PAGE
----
- July 24, 2012 at 4:24 am #16704
Wanted to join this forum to ask a question because I haven’t seen much online about culturing for amoebas. What I do on occasion is boil water (mostly pond water) and then add beef bouillon cubes or cooked rice. Sit this outside for a few days and then take a sample of the water. Most of the time I get amoeba’s without a problem doing this. Here’s my concern and where I need some help. When looking at these samples the other day I noticed something a little different about the amoeba. So I jumped online and started reading. Now keep in mind I’ve been looking at these samples for months. So when I was reading online 3 days ago I ran across something I had no idea existed "naegleria fowleri" or "brain eating amoeba" 😯 . I keep reading the information about it and I have come to the conclusion that this amoeba is everywhere. Thing is the disease it causes is really rare (PAM). I also read where 2 kids last month died from this while swimming in lakes. Basically, your fine unless you somehow sniff this stuff up your nose and I’m not convinced yet as to how far this stuff has to get into your nose before it turns bad things worse. I read somewhere that once it is in your nose it senses the nerves communication and swims towards the nerves that make you smell things. Anyways, so the strange movement or the different amoeba that I’m seeing could possible be Naegleria f. but I’m not sure. I can’t find anything online about it being possible to culture Naegleria f. Does anyone have information about this amoeba other than CDC report? Is it possible to culture this by accident or maybe not by accident but when culturing for amoeba p. the Naegleria show up? ❓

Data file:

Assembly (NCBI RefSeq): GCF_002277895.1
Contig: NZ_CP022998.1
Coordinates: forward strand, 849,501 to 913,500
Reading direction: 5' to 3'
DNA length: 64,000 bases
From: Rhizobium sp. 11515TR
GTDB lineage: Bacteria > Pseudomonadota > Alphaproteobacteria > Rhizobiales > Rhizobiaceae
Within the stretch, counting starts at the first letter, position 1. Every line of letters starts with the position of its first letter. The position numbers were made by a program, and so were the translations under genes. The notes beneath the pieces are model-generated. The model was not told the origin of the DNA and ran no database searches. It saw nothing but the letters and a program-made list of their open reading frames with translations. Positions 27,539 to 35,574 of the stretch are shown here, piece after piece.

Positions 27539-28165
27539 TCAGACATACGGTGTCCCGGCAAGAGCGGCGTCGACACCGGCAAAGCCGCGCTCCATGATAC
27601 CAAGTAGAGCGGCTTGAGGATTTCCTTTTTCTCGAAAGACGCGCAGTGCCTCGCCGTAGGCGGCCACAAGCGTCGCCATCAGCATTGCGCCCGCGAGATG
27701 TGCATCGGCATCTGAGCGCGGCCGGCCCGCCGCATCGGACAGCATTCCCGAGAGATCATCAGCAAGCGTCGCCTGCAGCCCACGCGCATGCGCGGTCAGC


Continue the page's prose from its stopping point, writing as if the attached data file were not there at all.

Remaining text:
- July 25, 2012 at 12:38 am #111936david23Participant
the issue here is that even if you are able to the culture this in your sample, how do you know this is the amoeba you want? You still have to do so many PCR, sequence for the particular genes etc etc. After all they would just look like normal amoeba under the scope.
- July 26, 2012 at 4:25 am #111947
well.. I though about that. What I’ve found (but haven’t tried yet) that when you introduce distilled water the N.F. amoeba transform and grow tails (Flagellate) so that they can swim away.
- July 27, 2012 at 1:37 am #111950david23Participant
what kind of lab do you have, I can see how sequence DNA might be a little costly. So how about this, do you have lab mice to test? Does your lab have permission to do this.
- August 2, 2012 at 1:58 pm #112005
no lab.. just doing this at home. I had microscope already and never really used it and one day I decided to look at my tap water. I took biology in school but I didn’t really care about it much. However, the more I read about this the more I would rather not try to make it appear. I would like to see the amoeba just to watch them move and feed. Recently, I read the "Cultivation of Pathogenic and Opportunistic Free-Living Amebas" and that pretty much did it for me right there. I also wonder what else is out there we don’t know about as far as what may or may not be "pathogenic" to animals/humans. I do have one question about the word "culturing". When you create a culture of some kind, does this mean you already have a sample of something and you are trying to grow it or does it mean you are creating a culture so that something appears in the culture medium?